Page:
Now, if Jack and Jill paint the house together, then their shared agency removes their economic alienation and therefore their inability to see the stamp of reason in their joint product. This solution is unworkable in cases of large-scale production, with many consumers and producers. Sensat thinks that, in these kinds of cases, the producers must delegate coordination functions to Mr Walras, on condition that his activity does not vitiate their collective ability to recognize themselves as rational co-producers. The idea seems to be that it is much easier for Jack and Jill to discern the stamp of reason in their product and labour process if Mr Walras is under their joint control, such that his directives affect nothing but the mix of the relative desirability of painting tasks, as opposed to who performs them and how. This is how, for Sensat, we might come to be at home with ourselves in our walrasian otherness, as such.

I now propose the following reconstruction of Sensat’s argument:

  1. (1) Commodity production presupposes individual agency. (the metaphysical claim)

  2. (2) Freedom requires collective agency. (the ethical claim)

  3. (3) Collective and individual agency are mutually exclusive. (definition)

  4. ∴ Freedom and commodity production are mutually exclusive (from 1, 2, 3).

2. THE METAPHYSICAL CLAIM

According to Sensat, joint action requires plural intentions, that is, Jack and Jill’s intentions that Jack and Jill perform an act, each by doing his or her part. Sensat follows Searle and Bratman in thinking that these ‘interlocking’ plural intentions are necessary conditions for the joint act of house-painting. And since commodity production presupposes the absence of plural intentions of the relevant sort, the metaphysical claim follows.

Unfortunately, the Searle/Bratman view may be too strong (Shapiro 2013). Consider again Mr Walras, who facilitates Jack and Jill’s painting by means of a pecuniary offer. Jack and Jill paint the house together, as long as they are committed to doing what Mr Walras tells them and know each other to be thus disposed. But, if this is true, then neither Jack nor Jill need have any intention to paint the house together; it is consistent with their joint house-painting that they lack plural intentions of the Searle/Bratman variety. Jill, for example, violates no requirement of rationality if she gets on with painting for money, all the while expecting – falsely, as it turns out – that Jack will fail to do his part. So joint action is possible without plural intentions.Footnote 1 But then commodity production – the generalized packaging and sale of private labours under the aegis of Mr Walras – is compatible with collective agency. Indeed, it is a form of collective agency. The metaphysical claim is false.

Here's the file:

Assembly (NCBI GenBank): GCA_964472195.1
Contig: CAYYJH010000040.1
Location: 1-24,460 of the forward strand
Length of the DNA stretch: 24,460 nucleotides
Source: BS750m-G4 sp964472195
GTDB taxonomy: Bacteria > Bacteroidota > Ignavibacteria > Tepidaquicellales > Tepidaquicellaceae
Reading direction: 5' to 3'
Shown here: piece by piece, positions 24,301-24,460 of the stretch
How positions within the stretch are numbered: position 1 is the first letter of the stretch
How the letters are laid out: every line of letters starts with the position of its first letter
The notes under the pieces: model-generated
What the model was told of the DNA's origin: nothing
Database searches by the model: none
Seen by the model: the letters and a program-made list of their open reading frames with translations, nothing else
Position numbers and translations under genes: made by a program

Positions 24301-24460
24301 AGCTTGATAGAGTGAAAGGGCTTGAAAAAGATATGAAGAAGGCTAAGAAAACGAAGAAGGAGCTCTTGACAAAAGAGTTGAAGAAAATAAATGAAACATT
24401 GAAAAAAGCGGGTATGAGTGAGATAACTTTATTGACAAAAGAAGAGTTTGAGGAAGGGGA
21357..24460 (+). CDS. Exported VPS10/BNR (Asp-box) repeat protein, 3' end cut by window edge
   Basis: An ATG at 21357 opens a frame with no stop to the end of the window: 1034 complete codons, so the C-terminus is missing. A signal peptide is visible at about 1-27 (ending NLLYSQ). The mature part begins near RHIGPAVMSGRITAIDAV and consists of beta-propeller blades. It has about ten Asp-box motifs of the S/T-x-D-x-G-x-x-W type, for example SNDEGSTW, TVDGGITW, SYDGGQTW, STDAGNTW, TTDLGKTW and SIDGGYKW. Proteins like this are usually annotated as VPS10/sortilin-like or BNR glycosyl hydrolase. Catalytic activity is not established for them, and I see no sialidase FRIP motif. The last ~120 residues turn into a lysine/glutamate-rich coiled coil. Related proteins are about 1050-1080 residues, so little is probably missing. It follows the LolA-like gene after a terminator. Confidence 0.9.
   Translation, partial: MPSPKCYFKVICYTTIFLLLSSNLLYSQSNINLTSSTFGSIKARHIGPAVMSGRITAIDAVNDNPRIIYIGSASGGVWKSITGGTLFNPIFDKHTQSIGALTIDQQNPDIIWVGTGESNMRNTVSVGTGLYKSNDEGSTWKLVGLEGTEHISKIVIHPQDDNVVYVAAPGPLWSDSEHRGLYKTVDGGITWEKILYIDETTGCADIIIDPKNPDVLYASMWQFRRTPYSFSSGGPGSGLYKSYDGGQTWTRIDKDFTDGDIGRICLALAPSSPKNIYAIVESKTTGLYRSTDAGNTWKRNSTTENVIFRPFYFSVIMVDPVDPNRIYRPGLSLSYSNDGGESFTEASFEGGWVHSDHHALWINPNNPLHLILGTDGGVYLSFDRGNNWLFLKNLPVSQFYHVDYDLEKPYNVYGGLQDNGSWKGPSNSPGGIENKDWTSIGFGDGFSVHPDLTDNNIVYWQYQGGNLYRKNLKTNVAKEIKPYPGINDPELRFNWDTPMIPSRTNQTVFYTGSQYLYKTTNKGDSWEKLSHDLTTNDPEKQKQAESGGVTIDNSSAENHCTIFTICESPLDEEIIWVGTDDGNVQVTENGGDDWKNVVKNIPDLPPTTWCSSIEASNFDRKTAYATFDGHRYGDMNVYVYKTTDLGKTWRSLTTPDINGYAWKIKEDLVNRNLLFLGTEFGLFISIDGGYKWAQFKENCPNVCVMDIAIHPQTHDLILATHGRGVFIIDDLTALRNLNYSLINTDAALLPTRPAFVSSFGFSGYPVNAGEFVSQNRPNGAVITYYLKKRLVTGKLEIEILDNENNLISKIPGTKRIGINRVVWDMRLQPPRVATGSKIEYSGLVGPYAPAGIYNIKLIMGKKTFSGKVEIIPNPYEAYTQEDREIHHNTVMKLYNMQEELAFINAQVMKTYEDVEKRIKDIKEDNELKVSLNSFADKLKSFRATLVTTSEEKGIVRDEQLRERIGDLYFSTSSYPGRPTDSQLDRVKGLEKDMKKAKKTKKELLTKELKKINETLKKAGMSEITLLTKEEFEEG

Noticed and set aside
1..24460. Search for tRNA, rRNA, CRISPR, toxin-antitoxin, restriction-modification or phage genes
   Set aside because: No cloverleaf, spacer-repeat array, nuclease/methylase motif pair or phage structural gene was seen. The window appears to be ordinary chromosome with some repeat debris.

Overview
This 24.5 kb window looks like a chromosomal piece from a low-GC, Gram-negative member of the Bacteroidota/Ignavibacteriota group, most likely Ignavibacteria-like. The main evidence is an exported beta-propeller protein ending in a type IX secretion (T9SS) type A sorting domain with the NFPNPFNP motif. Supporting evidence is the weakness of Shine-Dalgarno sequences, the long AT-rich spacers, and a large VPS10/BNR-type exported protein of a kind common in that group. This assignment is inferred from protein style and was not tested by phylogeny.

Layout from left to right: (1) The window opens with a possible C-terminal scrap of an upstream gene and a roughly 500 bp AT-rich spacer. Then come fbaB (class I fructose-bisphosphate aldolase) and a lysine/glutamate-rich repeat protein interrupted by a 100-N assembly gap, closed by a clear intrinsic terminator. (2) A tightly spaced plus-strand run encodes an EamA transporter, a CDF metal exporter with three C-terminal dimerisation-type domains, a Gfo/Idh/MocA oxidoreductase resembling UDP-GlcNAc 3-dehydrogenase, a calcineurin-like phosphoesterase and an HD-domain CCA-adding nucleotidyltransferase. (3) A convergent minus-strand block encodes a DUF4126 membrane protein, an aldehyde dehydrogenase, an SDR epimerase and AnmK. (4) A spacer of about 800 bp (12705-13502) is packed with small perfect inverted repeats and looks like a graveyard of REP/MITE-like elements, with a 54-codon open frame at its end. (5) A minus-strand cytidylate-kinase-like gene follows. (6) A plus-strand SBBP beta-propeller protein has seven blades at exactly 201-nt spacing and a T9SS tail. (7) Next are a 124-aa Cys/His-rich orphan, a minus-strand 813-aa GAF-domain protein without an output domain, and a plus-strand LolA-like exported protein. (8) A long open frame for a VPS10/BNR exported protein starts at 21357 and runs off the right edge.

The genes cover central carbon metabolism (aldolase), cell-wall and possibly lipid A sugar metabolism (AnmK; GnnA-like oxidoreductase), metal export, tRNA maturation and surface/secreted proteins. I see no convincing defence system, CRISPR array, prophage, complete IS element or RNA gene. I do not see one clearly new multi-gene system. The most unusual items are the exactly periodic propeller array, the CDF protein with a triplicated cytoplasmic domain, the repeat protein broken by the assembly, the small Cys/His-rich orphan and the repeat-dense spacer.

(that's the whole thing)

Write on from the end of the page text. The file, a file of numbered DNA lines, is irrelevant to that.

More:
Sensat may question this conclusion. He may argue that this is not genuine collective agency – Jack and Jill are not really painting the house together. But again, suppose Mr Walras gets Jack and Jill to paint the house despite their nonplural intentions. What has Mr Walras succeeded in doing? I think the answer is: he got Jack and Jill to paint the house together, although Jack and Jill both stopped short of intending that success. Commodity production manages to unite conative disunity into the joint act of painting. Again, the metaphysical claim seems false.

3. THE ETHICAL CLAIM

Now consider the ethical claim. Suppose there is some agent, Leon, who allocates tasks to Jack and Jill, for the purpose of painting the house. Jack and Jill have good reason to paint the house. They also have good reason to trust Leon: he knows house-painting and has the interests of Jack and Jill at heart. Having Leon decide and allocate tasks without prior deliberation, however, contradicts the ethical claim: Jack and Jill are not jointly acting freely. According to Sensat, there is:

a problem as far as freedom is concerned, if the situation had not been collectively evaluated. As far as independent agents are concerned, non-deliberative tendencies of action would still form part of the decision environment. Freedom needs to be self-conscious, and self-consciousness is lacking here. (155)